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LPA Online Seminars

Ultra-high charge beams from a laser wakefield accelerator driven by a petawatt laser

by Prof. Dino Jaroszynski (Strathclyde)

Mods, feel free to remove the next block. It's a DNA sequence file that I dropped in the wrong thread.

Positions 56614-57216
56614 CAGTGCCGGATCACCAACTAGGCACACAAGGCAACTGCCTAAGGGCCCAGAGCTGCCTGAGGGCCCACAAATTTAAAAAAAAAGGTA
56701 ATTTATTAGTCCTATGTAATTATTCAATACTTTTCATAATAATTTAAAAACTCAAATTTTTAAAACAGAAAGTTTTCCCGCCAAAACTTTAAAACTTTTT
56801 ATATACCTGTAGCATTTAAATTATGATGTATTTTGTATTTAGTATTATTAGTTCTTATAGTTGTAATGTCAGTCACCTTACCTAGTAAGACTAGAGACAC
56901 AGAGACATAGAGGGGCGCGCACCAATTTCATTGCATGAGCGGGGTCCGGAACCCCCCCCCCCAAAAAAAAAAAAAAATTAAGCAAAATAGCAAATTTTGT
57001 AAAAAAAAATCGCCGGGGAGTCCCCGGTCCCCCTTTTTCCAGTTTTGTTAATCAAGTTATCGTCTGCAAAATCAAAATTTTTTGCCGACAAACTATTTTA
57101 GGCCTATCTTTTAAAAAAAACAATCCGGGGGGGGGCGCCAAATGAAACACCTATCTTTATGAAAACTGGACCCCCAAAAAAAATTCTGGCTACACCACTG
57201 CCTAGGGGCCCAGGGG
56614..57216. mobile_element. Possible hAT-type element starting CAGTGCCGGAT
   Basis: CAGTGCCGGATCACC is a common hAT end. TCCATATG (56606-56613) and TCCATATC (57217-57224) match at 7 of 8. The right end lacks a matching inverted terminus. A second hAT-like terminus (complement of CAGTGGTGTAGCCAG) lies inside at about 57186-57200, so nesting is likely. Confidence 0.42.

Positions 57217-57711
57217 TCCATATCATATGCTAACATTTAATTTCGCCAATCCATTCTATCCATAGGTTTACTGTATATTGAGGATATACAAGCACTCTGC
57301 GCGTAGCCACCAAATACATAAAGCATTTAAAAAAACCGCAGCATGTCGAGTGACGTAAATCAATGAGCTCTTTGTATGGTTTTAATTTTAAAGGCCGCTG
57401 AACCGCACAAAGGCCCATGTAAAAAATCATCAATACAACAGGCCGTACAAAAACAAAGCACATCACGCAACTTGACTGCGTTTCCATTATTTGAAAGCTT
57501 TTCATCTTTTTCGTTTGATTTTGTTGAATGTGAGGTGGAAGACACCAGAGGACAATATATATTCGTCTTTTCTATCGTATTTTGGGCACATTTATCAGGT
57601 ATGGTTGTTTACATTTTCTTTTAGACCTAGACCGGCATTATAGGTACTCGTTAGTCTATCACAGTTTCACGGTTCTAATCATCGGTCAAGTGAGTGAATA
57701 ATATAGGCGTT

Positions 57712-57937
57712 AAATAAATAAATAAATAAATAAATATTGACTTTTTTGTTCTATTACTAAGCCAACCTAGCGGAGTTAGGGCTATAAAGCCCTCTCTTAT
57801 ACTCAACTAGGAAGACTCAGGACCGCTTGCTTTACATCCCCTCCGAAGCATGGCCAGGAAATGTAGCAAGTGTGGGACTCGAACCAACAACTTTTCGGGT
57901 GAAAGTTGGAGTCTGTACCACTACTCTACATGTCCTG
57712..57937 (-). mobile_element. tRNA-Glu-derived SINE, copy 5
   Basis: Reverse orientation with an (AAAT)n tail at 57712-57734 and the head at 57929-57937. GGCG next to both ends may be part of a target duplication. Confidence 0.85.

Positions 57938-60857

Over the past three decades significant progress has been made in developing laser wakefield accelerators (LWFAs), which can now produce femtosecond duration electrons bunches with pC-level charge, 10 MeV - 10 GeV energies and kilo-ampere peak beam current.  However, in addition to the high-energy, low-divergence electron beam emitted in the direction of laser propagation, a wide-angled beam is produced by the electrostatic forces by a “sling-shot” action that ejects a portion of the electrons forming the sheath of the accelerating structure. These wide-angle electron bunches can have high charge and carry away a significant portion of the laser pulse energy deposited in the plasma. Here I will discuss  measurements of these side electron beams, which have unprecedented high charge and energies in the MeV range, produced by a 17 J, PW laser (at CLPU in Salamanca), with high efficiency. I will present evidence of filamentation instability that occurs in the sheath current of the LWFA. The ultra-high charge beams with kA peak currents are produced with high efficiency. This makes them suitable for pulsed radiolysis, imaging and material processing. The interacting converging/diverging beams provide an interesting model system for studying astrophysical phenomena in the laboratory.